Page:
Neuroimmune modulation of pain across the developmental spectrum

Karshikoff B, Tadros MA, Mackey S, Zouikr I. Neuroimmune modulation of pain across the developmental spectrum. Curr Opin Behav Sci. 2019;28:85-92.
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Today s treatment for chronic pain is inadequate, and novel targets need to be identified. This requires a better understanding of the mechanisms involved in pain sensitization and chronification. In this review, we discuss how peripheral inflammation, as occurs during an infection, modulates the central pain system. In rodents, neonatal inflammation leads to increased pain sensitivity in adulthood by priming immune components both peripherally and centrally. The excitability of neurons in the spinal cord is also altered by neonatal inflammation and may add to pain sensitization later in life. In adult humans, inflammation modulates pain sensitivity as well, partly by affecting the activity in brain areas that process and regulate pain signals. Low-grade inflammation is common in clinical populations both peripherally and centrally, and priming of the immune system has also been suggested in some pain populations. The nociceptive and immune systems are primed by infections and inflammation. The early life programming of nociceptive responses following exposure to infections or inflammation will define individual differences in adult pain perception. Immune-to-brain mechanisms and neuroimmune pathway need further investigation as they may serve both as predictors and therapeutic targets in chronic pain.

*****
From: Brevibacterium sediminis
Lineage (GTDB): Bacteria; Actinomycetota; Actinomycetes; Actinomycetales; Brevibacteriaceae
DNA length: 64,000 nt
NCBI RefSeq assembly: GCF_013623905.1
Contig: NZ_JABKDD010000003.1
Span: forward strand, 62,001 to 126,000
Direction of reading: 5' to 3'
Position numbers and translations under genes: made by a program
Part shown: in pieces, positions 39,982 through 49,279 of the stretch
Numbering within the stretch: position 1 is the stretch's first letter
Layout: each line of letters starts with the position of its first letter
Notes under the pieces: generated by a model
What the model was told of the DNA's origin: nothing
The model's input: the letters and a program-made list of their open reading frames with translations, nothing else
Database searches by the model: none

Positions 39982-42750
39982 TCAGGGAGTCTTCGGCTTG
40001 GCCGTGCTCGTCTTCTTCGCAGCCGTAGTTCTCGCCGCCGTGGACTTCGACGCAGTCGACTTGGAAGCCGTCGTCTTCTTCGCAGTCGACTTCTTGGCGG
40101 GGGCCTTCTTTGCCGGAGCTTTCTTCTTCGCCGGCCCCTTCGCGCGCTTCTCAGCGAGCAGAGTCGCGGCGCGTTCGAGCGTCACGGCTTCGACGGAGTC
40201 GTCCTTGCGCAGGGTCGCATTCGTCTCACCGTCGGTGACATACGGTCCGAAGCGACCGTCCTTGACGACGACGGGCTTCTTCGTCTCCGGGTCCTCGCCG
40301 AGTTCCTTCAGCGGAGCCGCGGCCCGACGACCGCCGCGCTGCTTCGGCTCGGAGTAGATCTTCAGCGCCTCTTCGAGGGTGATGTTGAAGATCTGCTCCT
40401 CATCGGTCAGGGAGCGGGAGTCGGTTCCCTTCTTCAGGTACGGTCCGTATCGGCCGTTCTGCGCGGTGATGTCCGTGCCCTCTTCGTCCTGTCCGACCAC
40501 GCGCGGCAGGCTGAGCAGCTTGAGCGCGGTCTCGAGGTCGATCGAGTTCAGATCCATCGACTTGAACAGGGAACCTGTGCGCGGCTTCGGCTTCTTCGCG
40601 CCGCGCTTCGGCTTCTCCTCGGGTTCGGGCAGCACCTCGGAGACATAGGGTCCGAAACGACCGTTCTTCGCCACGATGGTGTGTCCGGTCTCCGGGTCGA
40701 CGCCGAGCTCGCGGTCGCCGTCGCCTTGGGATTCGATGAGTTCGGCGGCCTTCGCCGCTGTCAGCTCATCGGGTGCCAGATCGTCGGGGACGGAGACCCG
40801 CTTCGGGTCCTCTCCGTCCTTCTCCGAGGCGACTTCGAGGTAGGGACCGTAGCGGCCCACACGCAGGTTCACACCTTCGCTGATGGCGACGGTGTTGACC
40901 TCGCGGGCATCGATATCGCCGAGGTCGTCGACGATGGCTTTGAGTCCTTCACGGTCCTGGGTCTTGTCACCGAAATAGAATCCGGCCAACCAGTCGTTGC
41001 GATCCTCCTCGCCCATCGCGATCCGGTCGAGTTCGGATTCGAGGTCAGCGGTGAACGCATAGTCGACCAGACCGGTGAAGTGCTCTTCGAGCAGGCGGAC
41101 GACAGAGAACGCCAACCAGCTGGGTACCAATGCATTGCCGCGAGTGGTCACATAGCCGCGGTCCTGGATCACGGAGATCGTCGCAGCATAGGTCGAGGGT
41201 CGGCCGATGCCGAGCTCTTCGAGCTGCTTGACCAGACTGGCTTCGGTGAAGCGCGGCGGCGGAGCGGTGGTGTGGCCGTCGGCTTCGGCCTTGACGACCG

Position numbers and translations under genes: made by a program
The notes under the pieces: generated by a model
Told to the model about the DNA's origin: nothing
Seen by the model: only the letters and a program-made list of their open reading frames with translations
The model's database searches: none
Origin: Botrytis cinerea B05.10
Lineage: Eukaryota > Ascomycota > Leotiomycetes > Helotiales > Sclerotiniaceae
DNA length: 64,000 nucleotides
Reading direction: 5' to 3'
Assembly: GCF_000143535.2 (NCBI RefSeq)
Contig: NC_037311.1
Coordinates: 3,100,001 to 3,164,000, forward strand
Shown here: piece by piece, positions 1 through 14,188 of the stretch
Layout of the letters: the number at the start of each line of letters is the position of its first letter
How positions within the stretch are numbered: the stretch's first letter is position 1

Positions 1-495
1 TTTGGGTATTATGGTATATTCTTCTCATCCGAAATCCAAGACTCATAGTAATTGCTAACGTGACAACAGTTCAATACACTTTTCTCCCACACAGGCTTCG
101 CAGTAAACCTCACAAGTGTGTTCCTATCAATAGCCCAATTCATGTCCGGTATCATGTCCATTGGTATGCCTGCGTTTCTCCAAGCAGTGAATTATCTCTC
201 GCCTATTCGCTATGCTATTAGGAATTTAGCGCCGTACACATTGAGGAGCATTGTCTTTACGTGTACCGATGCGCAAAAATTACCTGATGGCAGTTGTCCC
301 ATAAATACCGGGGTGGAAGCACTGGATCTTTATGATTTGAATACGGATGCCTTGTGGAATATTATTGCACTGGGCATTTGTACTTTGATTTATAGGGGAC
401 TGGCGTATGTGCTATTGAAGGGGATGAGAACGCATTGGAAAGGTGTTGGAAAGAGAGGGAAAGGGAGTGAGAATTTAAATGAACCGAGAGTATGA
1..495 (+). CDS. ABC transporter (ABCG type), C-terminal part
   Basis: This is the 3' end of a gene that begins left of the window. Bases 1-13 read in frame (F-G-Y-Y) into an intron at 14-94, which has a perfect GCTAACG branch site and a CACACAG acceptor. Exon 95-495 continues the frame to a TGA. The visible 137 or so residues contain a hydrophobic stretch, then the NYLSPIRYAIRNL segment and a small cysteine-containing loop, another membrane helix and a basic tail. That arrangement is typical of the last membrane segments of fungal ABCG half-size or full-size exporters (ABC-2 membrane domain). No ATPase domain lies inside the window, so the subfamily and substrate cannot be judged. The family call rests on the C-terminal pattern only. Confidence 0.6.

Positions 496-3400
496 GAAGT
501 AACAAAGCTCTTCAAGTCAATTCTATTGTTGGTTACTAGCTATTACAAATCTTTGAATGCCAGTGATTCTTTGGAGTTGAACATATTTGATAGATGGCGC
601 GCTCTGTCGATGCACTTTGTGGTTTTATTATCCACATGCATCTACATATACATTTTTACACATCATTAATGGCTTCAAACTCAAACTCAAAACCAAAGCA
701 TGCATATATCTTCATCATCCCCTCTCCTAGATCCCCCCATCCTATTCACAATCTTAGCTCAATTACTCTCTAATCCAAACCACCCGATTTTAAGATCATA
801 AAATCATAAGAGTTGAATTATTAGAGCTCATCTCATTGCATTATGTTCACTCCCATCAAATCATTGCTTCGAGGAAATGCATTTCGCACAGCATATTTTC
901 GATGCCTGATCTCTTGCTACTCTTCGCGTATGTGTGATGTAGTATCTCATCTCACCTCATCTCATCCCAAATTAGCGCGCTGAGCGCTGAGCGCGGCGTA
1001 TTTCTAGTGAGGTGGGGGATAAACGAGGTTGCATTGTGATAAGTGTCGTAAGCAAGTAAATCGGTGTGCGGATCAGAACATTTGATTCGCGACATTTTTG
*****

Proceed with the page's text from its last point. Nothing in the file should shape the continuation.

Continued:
Last updated on 03/02/2021